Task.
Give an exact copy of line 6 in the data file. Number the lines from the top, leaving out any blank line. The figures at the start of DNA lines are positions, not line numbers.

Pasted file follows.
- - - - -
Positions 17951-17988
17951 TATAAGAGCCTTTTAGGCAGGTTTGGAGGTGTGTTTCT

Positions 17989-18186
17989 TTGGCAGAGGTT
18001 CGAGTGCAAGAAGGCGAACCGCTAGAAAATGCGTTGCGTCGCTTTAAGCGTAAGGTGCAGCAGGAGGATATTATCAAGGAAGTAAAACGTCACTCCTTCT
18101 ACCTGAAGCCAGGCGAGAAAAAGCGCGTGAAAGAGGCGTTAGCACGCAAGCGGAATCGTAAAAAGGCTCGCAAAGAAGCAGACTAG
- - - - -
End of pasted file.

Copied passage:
18101 ACCTGAAGCCAGGCGAGAAAAAGCGCGTGAAAGAGGCGTTAGCACGCAAGCGGAATCGTAAAAAGGCTCGCAAAGAAGCAGACTAG